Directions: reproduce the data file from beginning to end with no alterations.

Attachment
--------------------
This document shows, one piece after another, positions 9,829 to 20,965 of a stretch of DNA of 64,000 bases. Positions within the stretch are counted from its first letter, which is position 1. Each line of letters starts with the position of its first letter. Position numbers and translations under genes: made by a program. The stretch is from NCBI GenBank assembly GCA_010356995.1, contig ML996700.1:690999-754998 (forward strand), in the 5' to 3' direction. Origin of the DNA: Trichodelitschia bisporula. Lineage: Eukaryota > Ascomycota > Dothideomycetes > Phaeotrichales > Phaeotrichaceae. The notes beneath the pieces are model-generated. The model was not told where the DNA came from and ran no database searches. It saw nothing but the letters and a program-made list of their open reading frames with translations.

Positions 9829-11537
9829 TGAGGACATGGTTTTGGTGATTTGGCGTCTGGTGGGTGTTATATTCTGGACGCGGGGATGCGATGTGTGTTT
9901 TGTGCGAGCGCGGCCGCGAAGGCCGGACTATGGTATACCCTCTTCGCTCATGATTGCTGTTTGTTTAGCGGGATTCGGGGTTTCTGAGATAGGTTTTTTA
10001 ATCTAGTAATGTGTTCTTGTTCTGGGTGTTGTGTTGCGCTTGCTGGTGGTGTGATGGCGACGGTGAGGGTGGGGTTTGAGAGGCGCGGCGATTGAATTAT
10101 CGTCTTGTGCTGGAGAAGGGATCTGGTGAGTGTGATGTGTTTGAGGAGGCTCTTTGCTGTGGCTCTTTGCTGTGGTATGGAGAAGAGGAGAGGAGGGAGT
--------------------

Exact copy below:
This document shows, one piece after another, positions 9,829 to 20,965 of a stretch of DNA of 64,000 bases. Positions within the stretch are counted from its first letter, which is position 1. Each line of letters starts with the position of its first letter. Position numbers and translations under genes: made by a program. The stretch is from NCBI GenBank assembly GCA_010356995.1, contig ML996700.1:690999-754998 (forward strand), in the 5' to 3' direction. Origin of the DNA: Trichodelitschia bisporula. Lineage: Eukaryota > Ascomycota > Dothideomycetes > Phaeotrichales > Phaeotrichaceae. The notes beneath the pieces are model-generated. The model was not told where the DNA came from and ran no database searches. It saw nothing but the letters and a program-made list of their open reading frames with translations.

Positions 9829-11537
9829 TGAGGACATGGTTTTGGTGATTTGGCGTCTGGTGGGTGTTATATTCTGGACGCGGGGATGCGATGTGTGTTT
9901 TGTGCGAGCGCGGCCGCGAAGGCCGGACTATGGTATACCCTCTTCGCTCATGATTGCTGTTTGTTTAGCGGGATTCGGGGTTTCTGAGATAGGTTTTTTA
10001 ATCTAGTAATGTGTTCTTGTTCTGGGTGTTGTGTTGCGCTTGCTGGTGGTGTGATGGCGACGGTGAGGGTGGGGTTTGAGAGGCGCGGCGATTGAATTAT
10101 CGTCTTGTGCTGGAGAAGGGATCTGGTGAGTGTGATGTGTTTGAGGAGGCTCTTTGCTGTGGCTCTTTGCTGTGGTATGGAGAAGAGGAGAGGAGGGAGT